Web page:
Inspire Courage Crafts

Even in my leisure activities tilt towards geekery. Not content to just crochet granny squares, I started a collection of dice bags for all your favourite polyhedral friends. Not to be outdone, each bag has a character. Follow me over to Inspire Courage Crafts if you're interest is sufficiently piqued.

Museum of the Western World & Trev’s Books with BIBLIOCACHE

As a certain big-eyed ingenue once said, life moves pretty fast sometimes. We've barely got Museum of the Western World printed and it's already out in the world! So is Trev's Books! (I've also sent them my old classic What I Did on a Saturday Afternoon!) I was invited by Aaron Moran to contribute new … Continue reading Museum of the Western World & Trev’s Books with BIBLIOCACHE

Waking from my Writing Coma

So I've just finished a draft (final?) of something and the feeling is always like finally arriving at your hotel after an incredibly long, grueling, farcical series of misadventures. It's over. It's done. You're not dreaming. There's a tired, weighted sigh of relief... the feeling that holy-sh*t-I-really-need-a-drink... But what to do now?! (Besides opening the mini-bar, … Continue reading Waking from my Writing Coma

My Three Dads

There is a line in a movie that I am not ashamed to admit I have seen way too many times* which goes:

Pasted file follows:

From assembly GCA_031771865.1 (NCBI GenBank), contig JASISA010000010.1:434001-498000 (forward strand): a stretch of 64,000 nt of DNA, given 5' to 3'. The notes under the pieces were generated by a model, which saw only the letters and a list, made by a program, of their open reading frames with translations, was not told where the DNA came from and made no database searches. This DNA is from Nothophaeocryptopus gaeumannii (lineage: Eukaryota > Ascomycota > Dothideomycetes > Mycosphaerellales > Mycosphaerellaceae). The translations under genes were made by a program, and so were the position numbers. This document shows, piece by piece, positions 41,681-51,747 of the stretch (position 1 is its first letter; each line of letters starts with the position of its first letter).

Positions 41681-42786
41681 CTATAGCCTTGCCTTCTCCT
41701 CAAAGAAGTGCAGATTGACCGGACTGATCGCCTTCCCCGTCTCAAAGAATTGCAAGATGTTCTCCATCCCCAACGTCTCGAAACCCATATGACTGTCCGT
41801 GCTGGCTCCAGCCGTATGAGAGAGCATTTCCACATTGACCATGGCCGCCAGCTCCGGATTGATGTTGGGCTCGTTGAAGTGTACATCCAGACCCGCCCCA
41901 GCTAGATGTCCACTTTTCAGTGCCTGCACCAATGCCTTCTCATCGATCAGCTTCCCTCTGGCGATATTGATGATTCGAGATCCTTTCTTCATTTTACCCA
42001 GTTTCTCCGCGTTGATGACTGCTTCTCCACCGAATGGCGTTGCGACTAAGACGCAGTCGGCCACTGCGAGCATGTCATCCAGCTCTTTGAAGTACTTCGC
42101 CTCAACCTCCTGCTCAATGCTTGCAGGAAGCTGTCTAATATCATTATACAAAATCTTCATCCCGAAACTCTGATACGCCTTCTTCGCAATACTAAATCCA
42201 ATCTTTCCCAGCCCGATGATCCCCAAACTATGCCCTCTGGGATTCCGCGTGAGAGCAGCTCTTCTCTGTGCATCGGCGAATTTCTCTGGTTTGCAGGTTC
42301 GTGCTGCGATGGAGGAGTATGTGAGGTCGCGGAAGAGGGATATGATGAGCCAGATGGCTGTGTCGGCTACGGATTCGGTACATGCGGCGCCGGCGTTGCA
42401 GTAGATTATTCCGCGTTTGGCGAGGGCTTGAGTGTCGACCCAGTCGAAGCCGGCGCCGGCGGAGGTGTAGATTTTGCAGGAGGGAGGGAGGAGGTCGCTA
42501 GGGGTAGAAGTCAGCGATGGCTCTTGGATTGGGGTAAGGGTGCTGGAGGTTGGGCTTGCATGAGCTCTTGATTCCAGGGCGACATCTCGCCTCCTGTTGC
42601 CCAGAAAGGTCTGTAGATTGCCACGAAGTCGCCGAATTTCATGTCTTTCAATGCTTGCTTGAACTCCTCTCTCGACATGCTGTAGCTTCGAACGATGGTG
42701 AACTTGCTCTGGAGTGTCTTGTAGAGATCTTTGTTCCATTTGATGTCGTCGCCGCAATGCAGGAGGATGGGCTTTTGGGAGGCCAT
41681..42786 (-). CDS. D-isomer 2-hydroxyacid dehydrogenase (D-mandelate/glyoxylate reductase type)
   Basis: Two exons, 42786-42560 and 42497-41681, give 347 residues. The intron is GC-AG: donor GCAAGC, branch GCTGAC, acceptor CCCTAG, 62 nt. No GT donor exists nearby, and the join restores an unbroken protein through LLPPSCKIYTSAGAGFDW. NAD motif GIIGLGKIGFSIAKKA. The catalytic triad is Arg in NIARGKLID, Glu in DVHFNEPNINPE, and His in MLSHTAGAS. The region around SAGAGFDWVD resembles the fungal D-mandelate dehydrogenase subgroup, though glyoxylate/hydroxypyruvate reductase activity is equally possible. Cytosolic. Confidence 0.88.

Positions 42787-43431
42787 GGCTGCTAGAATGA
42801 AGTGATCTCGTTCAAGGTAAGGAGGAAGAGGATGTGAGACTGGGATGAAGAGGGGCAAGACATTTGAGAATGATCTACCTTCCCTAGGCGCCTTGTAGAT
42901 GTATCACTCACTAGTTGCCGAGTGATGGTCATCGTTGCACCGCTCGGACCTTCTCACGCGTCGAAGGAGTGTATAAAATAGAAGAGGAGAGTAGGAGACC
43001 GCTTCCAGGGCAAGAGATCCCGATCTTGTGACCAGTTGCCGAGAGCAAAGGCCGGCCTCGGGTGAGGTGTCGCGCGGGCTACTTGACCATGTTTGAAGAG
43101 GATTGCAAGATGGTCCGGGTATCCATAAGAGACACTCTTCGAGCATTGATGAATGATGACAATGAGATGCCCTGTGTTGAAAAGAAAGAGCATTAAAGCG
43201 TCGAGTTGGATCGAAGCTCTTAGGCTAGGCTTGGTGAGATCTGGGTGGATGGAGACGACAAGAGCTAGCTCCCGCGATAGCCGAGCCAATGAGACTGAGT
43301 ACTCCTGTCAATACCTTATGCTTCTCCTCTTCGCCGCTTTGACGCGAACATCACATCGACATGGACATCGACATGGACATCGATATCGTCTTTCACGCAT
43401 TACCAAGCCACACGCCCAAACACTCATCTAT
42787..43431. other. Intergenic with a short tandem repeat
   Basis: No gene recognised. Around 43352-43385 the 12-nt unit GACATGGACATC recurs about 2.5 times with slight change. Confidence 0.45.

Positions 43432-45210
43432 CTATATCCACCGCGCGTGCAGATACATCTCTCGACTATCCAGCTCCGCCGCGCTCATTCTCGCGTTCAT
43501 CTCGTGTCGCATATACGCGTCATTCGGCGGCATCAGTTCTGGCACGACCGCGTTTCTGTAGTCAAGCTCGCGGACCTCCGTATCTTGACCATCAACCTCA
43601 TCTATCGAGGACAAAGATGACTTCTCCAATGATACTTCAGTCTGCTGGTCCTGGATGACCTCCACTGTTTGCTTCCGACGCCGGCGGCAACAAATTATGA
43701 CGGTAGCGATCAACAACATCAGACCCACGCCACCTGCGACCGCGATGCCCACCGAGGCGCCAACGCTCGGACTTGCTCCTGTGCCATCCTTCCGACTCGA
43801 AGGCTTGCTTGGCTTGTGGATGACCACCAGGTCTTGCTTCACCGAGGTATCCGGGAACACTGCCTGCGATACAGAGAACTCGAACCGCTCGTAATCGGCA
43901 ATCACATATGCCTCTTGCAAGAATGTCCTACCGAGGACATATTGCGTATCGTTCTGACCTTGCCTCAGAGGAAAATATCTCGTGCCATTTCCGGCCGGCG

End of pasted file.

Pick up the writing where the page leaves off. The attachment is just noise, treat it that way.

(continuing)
"Typical isn't it? You wait twenty years for a dad and then three come along at once."
I feel a little like this right now. I've had several months of plugging away at a project with all the diligence of an AP English student (which is to say, very little diligence, but we fake it well), and now everything has kind of exploded in my face.

Accepting my Slytherinness

I didn't join Pottermore for the longest time. My relationship with Harry Potter was intense, but troubled. It oscillated between shameless joy and celebration to cheek-biting scrutiny and critique. In one past life, I'd enthusiastically dressed up in costume and painted signs, windows, and children's faces for the midnight releases at the bookstore. In another, … Continue reading Accepting my Slytherinness

Travel and the Art of Mental Maintenance: VIII. Broken Down Somewhere in Belgium